The stated goal for water usage was to save 10 million gallons with the installation of the geothermal system. First-year water savings totaled over one-and-a-half times the projected goal at 18.7 million gallons, with nearly half of that amount resulting from shutting down the old power plant. The blue portions of the stacked bar graph below represent water usage directly affected by the geothermal project. This usage came from two areas on campus: the old power plant, and rooftop cooling towers associated with the conventional chiller units now augmented by the new geothermal system. Differences shown in the red and green portions were omitted from water savings calculations in order to determine the geothermal system's stand-alone impact on water use, which is calculated to be approximately 16.5 million gallons. Another estimated 2.2 million gallons of collective water savings were found throughout the buildings serviced on the geothermal loop, and attributed to repair of hidden leaks in the water mains replaced during construction (not shown on graph). "Balance of Water Use" represents the difference shown between the usage recorded by Rolla Municipal Utilities on the 15th of each month and the in-house meter readings done by S&T maintenance staff on the final day of each month. The geothermal system is constantly undergoing efficiency evaluation during the course of its operational service life. The data collected is then used to fine-tune system parameters and maximize future water savings over time.
Before the geothermal system was in place, the power plant provided steam to the campus for most heating and some cooling needs. Additionally, the plant also supplied a small percentage of campus power. Once the geothermal system was operational in May of 2014, the power plant's coal and wood-fired boilers were shut down and decommissioned.
The geothermal system provides heating and cooling to the campus through hot and chilled water distribution systems. Today, all electricity used on campus is delivered by the local municipal utility, of which 80% is renewable wind energy.
Due to the efficiency differences between combusting fuel to produce and distribute steam versus utilizing heat recovery chillers connected to geothermal well fields, the anticipated savings for the project was a reduction of 50% of energy consumed on the campus. During the first year of operation, the geothermal system reduced total energy use by 57% relative to 2009 and 60% relative to 2010. As the graph below clearly indicates, campus energy demand has peaked in January for the last seven fiscal years. In the two years following the installation of the geothermal system, the average January kBTU consumption fell to less than half of pre-geothermal levels, and total average monthly consumption has shrunk by 56%. 2016 saw a 1% increase in campus energy efficiency due to ongoing analysis and refinement of the system.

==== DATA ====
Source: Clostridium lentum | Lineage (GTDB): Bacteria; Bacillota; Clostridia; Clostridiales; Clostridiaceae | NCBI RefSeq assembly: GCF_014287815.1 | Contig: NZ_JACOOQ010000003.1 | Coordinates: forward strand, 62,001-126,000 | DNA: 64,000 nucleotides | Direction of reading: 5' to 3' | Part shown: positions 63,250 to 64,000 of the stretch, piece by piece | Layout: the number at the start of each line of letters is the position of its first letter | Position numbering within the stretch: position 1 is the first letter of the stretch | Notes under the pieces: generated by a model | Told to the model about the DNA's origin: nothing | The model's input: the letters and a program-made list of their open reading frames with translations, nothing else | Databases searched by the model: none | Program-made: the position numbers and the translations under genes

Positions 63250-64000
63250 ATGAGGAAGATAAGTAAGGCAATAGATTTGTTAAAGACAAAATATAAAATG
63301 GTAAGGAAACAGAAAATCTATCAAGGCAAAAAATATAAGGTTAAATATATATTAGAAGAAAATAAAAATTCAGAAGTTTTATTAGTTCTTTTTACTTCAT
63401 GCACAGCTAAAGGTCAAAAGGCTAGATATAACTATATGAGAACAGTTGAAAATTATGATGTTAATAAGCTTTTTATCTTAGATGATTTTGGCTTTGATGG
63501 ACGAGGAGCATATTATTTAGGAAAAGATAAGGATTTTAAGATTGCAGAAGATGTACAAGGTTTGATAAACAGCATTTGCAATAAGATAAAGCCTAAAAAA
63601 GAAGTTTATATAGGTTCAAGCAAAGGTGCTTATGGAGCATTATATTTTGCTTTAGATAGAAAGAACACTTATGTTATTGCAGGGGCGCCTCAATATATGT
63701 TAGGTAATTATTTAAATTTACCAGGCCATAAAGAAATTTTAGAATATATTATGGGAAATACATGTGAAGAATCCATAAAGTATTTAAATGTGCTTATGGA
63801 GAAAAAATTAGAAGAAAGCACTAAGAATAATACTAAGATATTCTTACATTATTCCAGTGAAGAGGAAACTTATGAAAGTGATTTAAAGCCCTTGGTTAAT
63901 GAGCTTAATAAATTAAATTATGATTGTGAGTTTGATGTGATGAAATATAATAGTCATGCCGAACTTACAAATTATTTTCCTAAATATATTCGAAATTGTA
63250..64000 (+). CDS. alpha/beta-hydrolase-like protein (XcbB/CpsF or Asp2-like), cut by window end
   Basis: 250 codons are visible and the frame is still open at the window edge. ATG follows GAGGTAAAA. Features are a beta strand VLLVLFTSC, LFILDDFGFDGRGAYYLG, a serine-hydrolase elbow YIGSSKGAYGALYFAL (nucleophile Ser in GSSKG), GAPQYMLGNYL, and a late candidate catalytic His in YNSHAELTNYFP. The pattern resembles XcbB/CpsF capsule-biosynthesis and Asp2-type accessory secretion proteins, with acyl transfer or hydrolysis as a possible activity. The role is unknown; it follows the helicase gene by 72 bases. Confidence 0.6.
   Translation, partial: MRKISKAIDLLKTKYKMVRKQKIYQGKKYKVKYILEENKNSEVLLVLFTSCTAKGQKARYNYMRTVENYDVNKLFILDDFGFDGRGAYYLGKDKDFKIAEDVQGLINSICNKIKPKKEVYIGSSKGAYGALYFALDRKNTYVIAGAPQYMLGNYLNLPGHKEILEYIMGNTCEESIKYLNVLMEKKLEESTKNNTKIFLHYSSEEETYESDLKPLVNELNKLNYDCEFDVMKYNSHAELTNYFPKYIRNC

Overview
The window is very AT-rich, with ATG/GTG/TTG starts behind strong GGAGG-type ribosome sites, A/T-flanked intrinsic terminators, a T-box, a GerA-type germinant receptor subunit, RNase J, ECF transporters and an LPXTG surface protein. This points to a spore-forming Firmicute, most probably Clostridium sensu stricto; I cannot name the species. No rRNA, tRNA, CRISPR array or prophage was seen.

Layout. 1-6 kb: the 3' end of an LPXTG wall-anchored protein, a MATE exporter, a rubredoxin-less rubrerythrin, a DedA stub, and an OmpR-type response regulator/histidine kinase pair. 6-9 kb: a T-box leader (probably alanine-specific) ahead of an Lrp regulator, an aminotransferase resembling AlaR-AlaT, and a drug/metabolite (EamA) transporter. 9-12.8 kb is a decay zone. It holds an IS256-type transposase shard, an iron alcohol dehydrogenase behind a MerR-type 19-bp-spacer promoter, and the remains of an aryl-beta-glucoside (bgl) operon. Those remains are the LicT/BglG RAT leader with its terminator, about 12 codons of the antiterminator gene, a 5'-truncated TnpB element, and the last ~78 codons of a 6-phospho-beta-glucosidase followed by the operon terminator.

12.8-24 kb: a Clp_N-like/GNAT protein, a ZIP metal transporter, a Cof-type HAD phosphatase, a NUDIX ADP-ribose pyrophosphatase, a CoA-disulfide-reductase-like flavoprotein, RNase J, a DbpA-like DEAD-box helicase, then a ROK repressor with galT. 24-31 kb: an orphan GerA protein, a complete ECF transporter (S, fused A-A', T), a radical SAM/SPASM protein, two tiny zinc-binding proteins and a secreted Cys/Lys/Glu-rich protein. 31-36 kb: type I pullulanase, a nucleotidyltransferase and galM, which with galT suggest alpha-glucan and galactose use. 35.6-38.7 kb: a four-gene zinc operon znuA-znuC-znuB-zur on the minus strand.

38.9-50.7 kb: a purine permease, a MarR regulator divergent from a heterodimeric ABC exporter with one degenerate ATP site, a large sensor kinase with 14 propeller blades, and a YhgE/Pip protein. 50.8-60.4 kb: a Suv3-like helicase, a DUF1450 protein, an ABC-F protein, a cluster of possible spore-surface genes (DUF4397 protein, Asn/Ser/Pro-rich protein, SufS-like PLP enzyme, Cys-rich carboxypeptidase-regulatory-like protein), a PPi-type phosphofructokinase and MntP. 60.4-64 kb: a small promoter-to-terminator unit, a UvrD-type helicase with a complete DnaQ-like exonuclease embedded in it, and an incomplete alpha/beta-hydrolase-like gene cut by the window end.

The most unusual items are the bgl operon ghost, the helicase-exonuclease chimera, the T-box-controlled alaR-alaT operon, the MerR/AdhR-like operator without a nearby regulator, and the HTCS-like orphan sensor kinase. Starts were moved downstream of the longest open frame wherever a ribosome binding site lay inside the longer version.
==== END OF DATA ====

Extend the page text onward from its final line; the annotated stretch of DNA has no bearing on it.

One of the most precious resource on the planet is the air that we breathe. Ever since the industrial age, the ability to keep Earth's atmosphere clean has increased in difficulty. One emission that has been a big factor in preventing us from keeping the Earth's atmosphere clean is carbon dioxide emissions. In 2009, a campus-wide energy audit discovered the S&T power plant was responsible for the release of 32,000 tons of carbon dioxide and upon the completion of the geothermal project and the decommission of the power plant, the burden of the 32,000 tons of carbon dioxide was immediately eliminated. Although the 32,000 tons of carbon dioxide emissions was removed from the total emissions from the university, the campus energy demand increased and so we requested , through Rolla Municipal Utilities, additional energy, most of which is provided by wind energy. By doing this, it was found that, the net reduction of carbon dioxide emissions was found to 25,017 the first year of operation of the geothermal system and in 2019 it was found that the net reduction of carbon dioxide emissions is 25,071 tons.